Don't confuse presence with productivity. As a social media consultant who works from home, it's a phrase I have lived by for nearly a decade.
Many U.S. businesses are preparing themselves for the potential spread of the coronavirus. Big names in tech like Apple, Facebook, and Google have all encouraged their employees to work from home. Your company may be following suit.
The shift to remote work can feel a bit overwhelming, especially for people who are accustomed to solely working on site somewhere. But in my experience, having run a six-figure business from my home office for the last 10 years, there is a significant opportunity to save money and increase your productivity when you work from home.
Here's what helps me stay on top of things.
The average commute time to work is 27 minutes each way, according to the U.S. Census Bureau. In New York City, where I live, it's even longer: 36 minutes. Multiply that figure by two and you're talking about over an hour in the car a day, five hours in the car per week.
That's almost three full work days spent in your car at the end of the month. Working from home alleviates all of this by eliminating that commute time and the stress that comes with it.
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When you work for yourself, the best gift you can give yourself is the gift of time. With the extra time and money I save not getting ready or commuting in the morning, I plan.
Working from home can mean your day starts as soon as you wake up. One of the first things I do when I sit at my desk each morning is type up my daily agenda, often broken up in hourly chunks, with each task on my list next to the corresponding time I'll be doing it. As my business coach Nancy Snell likes to say: "Nothing should ever go on your to-do list without a time and date to do it."
On the money side of things, the average cost of office space in New York City can range from $400/month for a roving desk at a co-working office to $5,000/month for a dedicated work space. With this money in my pocket, I can invest more in my business, from upgrading our conference call technology to bumping up employee bonuses at the end of the year.
And if you're structuring your business to operate without a physical office, allowing your employees to work from home can save your company money on things like utilities and office supplies, to the tune of $2,000 per employee.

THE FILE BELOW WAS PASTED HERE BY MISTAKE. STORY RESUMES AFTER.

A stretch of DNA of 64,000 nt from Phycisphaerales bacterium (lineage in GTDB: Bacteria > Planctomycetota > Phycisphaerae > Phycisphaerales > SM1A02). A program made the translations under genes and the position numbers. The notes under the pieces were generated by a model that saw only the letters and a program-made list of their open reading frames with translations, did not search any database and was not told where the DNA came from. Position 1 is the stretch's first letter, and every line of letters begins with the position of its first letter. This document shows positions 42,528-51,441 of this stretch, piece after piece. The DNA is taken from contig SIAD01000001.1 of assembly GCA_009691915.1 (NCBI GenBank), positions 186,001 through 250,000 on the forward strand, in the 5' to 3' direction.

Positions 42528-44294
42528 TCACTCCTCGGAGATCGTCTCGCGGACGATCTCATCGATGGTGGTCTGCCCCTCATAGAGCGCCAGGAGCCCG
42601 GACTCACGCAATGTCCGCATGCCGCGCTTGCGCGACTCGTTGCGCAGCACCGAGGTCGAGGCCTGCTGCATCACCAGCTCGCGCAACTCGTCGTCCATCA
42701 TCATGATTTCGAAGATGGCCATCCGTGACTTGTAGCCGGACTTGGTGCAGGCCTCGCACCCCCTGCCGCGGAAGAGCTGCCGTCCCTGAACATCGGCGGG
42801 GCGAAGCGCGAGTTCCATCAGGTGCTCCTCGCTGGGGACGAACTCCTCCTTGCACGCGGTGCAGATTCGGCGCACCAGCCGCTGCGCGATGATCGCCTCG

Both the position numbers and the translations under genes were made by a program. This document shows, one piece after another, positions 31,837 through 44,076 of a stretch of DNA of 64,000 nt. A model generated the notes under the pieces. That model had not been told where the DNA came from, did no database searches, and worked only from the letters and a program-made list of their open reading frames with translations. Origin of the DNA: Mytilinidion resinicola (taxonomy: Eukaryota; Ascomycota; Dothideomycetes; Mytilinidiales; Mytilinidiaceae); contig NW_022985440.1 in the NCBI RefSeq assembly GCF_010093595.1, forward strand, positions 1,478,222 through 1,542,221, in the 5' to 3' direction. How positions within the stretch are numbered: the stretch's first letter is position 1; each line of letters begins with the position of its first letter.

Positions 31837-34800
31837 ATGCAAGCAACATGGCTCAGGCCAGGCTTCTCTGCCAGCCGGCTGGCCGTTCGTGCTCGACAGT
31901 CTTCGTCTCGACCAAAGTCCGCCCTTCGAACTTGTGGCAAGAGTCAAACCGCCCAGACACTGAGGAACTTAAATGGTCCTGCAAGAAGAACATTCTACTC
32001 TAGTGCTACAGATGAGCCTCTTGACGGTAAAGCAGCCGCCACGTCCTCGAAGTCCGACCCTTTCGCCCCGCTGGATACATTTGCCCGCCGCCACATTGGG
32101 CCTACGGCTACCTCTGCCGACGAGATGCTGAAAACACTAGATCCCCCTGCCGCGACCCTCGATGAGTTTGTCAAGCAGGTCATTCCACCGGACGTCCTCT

One way I ensure productivity, and reduce stress, is by giving myself breaks.
It's no secret that breaks are good for business, but when you work from home, taking care of yourself, both physically and mentally, is crucial. I like to give myself a few 15-minute chunks each day to go for a walk, water my plants, call my grandma. I also sit down for lunch.
When you don't have to spend time getting ready in the morning, or hours sitting in the car or on public transit, it can be easier to have time for the breaks that let you be productive — and positive.
A two-year study by Stanford University that was published in 2013 found that employees who work from home are 13% more productive than those who work from an office. And it makes sense: We've all sat in meetings that could have been emails, and gotten distracted by water cooler gossip about "The Bachelor."
The Stanford study also found that people who work from home often take fewer sick days, take shorter breaks, and require less vacation days than their in-office counterparts. Not to mention: Employees who work from home have a 50% less attrition rate.
It's true that with technology platforms like Zoom, Asana, and BlueJeans, great work and effective communication are now possible from anywhere in the world. Having a technology ecosystem and some decent lighting ensures maximum productivity, while looking as professional as you would in-house. But it can also make it feel like you are always on the clock.
And if you've never worked from home before, feeling on call all the time can lead to burnout. I've found that there are three key strategies you can implement to stay productive and still carve out time for yourself.
- Stick to a schedule. Start and end your day around the same time each day, and don't forget to build in 15-minute breaks to walk away from your desk, the way you would venture to the vending machine when you were in a traditional office.
- Create a dedicated work space. Ideally, this work space is one you can "close the door" on after a day's work. The last thing you want to do is see paperwork on your dining table, and start thinking about work, during a relaxing dinner.
- Build boundaries of when you will be, and won't be, working. When your home becomes your workplace, setting limits is essential.
It can be stressful to shift your work routine. But the coming weeks and months can serve as an opportunity to reimagine what is possible when we work from home, as many traditional, in-office workers experience remote work for the first time. I have a feeling we will all very quickly agree: We're not phoning it in.
Natalie Zfat is a social media entrepreneur and keynote speaker who has partnered with some of the most iconic brands in the world, including Facebook, Samsung, LinkedIn, and CNBC. Zfat's beloved social media community of 100K+ followers are dreamers, doers, and entrepreneurs, from college students to CEOs. This year, WeWork honored Zfat for having "cracked the code of the freelance economy."
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